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Paying the Price

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Paying the Price, as a Heathen

For me, Heathenry was something that I learned at my grandfather’s knee. It would be decades before I had the words to describe Heathenry, or indeed even connected it to the gods whose myths I learned. One of the first lessons he taught was about the importance of paying the price for what is important to us.

I gave my grandfather a folding fishing knife, a locking blade that I thought he could use instead of the battered old one whose pin was loose and whose blade was honed beyond reasonable salvage. When I gifted him the blade for his birthday, he pressed into my hand a penny. He told me the tale of long ago, how Freyr contracted to buy a sword from a dwarf, how the cost was to be covering the dwarf entirely with gold and how Freyr came up one coin short. When the dwarf demanded the last coin, Freyr took the sword forged to equal Odin’s dread spear Gungnir, and struck off the dwarf’s finger, telling him now he is entirely covered. In response, that dwarf-forged Mjolnir, the hammer of Thor for the cost of that one single coin. While the Aesir and Vanir warred, Freyr’s sword balanced the power of Odin’s spear, but because he cheated the dwarf, the new forged Mjolnir broke the armies of the Vanir. The lesson my grandfather taught me is that you can never profit by failing to pay for what is important to you. Either you pay with a coin, openly and fairly giving to those who provide what you need, or you can cheat them and wait to see what it will cost you in the end.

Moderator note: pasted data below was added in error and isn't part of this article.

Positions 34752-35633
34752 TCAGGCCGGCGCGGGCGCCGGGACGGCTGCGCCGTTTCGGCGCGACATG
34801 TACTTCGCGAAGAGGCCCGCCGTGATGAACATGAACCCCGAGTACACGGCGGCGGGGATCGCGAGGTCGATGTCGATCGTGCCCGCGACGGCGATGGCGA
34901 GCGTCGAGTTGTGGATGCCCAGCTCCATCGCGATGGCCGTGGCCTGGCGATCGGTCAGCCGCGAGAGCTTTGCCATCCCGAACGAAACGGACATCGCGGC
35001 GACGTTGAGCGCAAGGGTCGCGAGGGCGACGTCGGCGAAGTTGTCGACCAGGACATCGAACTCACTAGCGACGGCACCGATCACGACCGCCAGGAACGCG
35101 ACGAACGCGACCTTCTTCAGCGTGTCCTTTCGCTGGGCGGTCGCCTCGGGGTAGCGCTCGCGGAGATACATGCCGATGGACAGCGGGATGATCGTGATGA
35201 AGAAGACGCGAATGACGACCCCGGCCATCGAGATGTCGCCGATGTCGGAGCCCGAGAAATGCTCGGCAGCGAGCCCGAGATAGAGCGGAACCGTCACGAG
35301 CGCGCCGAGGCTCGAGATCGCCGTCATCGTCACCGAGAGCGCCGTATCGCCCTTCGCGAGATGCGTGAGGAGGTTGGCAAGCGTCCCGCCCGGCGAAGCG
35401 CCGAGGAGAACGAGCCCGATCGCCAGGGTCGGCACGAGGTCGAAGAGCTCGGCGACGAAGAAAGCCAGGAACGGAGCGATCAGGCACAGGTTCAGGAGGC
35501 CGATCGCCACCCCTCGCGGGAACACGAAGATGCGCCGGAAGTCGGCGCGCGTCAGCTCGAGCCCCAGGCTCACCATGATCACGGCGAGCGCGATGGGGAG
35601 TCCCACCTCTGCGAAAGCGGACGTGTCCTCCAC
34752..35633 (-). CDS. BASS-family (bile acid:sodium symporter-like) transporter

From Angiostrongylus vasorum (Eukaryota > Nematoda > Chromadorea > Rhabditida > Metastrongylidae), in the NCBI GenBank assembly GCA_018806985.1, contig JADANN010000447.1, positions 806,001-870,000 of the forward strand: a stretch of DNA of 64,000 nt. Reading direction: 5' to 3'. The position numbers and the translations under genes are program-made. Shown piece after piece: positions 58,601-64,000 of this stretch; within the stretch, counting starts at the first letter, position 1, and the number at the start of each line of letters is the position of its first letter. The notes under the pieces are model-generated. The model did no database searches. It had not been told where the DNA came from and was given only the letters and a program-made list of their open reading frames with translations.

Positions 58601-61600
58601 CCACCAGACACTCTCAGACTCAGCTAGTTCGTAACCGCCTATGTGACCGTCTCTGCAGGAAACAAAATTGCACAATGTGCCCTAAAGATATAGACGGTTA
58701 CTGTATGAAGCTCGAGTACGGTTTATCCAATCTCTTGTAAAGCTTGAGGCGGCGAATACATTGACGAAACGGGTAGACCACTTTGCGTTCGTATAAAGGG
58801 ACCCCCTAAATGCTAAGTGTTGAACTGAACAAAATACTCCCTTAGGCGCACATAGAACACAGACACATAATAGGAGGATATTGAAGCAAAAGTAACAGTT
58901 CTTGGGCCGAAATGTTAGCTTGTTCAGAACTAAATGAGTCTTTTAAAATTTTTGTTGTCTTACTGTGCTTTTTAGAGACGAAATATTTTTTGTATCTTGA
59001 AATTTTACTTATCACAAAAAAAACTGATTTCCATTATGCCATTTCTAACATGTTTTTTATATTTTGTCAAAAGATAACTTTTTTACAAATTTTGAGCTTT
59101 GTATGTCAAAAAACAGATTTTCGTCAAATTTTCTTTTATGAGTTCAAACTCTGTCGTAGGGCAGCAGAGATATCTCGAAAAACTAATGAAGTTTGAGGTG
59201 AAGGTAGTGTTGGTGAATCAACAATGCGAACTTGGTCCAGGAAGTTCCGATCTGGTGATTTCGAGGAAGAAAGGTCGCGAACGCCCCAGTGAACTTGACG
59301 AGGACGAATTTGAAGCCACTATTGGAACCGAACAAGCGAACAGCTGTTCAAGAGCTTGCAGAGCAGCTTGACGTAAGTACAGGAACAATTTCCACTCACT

42. To his friend a man | a friend shall prove,
And gifts with gifts requite;
But men shall mocking | with mockery answer,
And fraud with falsehood meet.

Pay the price for that which is precious to you. Our community is slightly better than the broader pagan community but nowhere near as good as it likes to think it is.

There are people in the community who give of their efforts as volunteers to put on events. These events we all gather at and celebrate our community in, but the community does not put them on, people do. Too frequently the same people put on all the events and end up bearing the costs for what the entire community enjoys. This is not “gift for gift” requiting, this is taking and not giving in return. This is not heathenry, this is parasitism. Heathens are not afraid of money, we do not have the Wiccan/socialist fear of gold. We generally like gold, we don’t fear success, nor its trappings as we understand that as we succeed, so do we have the chance to increasingly build our worth through increasing participation in the gifting cycle. When you enjoy events that others put on, and you are not in a position to bring labor or food equal to that which you will take away, feel free to offer money to the hosts as a gift for this will allow them to continue to host the events that you enjoy attending.

We are a community of gifted craftsmen and women. We are blessed with skalds of song and story, of artisans in cloth, paint, wood and metal. Great and sacred devotional art from tattoos to tapestries, jewelry to arms, statues to shields are created by those who have put countless hours and dollars into mastering crafts all but forgotten so that we may enjoy the fruits of their loving labor. Too often I see people looking at what local artists have made, exclaiming how beautiful it is, then going to search online to find it cheaper. This is not supporting your local artists, this is not rewarding those who are creating original works of art for the heathen community, this is about rewarding those who have made a business out of stealing images of others art and factory imitating them out of cheaper materials at lower unit costs. To take an appropriate quote, “This is why we can’t have nice things”.